Register now for the upcoming workshop for Upper Grades and High School teachers in Santa Rosa at www.findingcontext.org. Conference reading materials have been added to the workshop page.
February 17-19 at Summerfield Waldorf School
with San Francisco Waldorf School and the Waldorf School of the Penninsula
From Jon McAlice on the conference theme:
Only at the end of the first teachers’ course did Rudolf Steiner offer some thoughts concerning adolescent education. He refers obliquely to the challenges arising in education following puberty and makes it clear that as teachers we face a new challenge to “bring into the child’s soul life what comes from the nature of the limbs”. He points out that “just as the soul-teeth appear as a capacity to learn to read and write, an activity of imagination and a permeation of inner warmth announces what the soul develops” following puberty. The task of the teacher is to “emphasize particularly anything that depends on the soul’s capacity to fill things with inner love, that is, everything expressed by imagination.” And he concludes by saying that “[w]e are more justified in requiring the seven-year-old child to develop intellectuality through reading and writing than we are in neglecting to bring imagination continually into the power of judgment” that awakens in the young adolescent.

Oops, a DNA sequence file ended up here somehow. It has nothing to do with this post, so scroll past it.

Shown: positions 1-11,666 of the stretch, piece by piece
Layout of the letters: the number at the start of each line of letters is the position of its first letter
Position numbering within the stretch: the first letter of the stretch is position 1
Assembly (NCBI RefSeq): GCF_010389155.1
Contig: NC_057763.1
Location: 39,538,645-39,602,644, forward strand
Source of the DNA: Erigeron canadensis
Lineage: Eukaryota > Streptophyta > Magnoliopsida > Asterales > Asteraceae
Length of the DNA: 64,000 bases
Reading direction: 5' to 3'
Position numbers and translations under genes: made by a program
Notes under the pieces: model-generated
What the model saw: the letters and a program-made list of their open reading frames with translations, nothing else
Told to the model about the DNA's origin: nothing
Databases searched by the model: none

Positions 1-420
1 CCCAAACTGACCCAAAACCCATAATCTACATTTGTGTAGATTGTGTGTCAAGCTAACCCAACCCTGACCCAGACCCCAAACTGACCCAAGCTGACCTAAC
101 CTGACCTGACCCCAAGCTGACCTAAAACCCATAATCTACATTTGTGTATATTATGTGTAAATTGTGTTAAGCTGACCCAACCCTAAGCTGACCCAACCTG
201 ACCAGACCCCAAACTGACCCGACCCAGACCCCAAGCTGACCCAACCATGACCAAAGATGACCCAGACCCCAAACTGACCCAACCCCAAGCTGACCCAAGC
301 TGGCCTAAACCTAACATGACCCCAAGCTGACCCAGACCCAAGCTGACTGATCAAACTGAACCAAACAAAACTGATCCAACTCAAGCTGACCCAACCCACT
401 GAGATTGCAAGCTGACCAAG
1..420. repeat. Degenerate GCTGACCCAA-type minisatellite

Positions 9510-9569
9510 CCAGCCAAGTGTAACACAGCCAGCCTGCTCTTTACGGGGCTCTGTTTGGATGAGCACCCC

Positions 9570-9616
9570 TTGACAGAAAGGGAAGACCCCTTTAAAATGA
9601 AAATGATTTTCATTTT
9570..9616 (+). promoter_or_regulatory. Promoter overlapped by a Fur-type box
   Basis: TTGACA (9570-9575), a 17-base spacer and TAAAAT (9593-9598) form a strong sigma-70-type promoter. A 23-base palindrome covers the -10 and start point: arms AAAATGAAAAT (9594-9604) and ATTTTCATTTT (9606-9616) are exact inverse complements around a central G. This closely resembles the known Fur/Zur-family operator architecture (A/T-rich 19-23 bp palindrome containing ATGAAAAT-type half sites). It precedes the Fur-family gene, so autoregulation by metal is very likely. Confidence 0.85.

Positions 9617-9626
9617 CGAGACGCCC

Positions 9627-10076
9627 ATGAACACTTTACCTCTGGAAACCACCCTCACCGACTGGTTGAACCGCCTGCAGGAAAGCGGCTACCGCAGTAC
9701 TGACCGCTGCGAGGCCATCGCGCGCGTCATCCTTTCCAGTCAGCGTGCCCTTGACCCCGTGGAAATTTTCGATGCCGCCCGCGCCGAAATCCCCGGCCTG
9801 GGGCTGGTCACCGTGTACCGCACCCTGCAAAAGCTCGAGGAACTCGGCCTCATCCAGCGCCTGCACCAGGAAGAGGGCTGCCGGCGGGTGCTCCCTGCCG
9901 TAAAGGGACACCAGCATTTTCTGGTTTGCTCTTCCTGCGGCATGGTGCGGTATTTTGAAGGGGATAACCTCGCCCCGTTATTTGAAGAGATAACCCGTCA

What is imagination? And what role does it play in adolescent development? How do we as teachers strengthen this new capacity in our students? Read More
Warm greetings for this holiday season!
With the recognition that meeting adolescents today requires something different from us as teachers, three Bay Area high schools are joining to form a working conference for Waldorf teachers. We plan to meet in February in Santa Rosa to explore aspects of developing imagination, initiative and thinking in teenage students. We will wrestle with the transition from standing in front of the students to standing beside them as they mature, and as our societal relationship to the access of information changes. How are the the tasks of teaching and learning affected? How do we foster creativity and imagination today?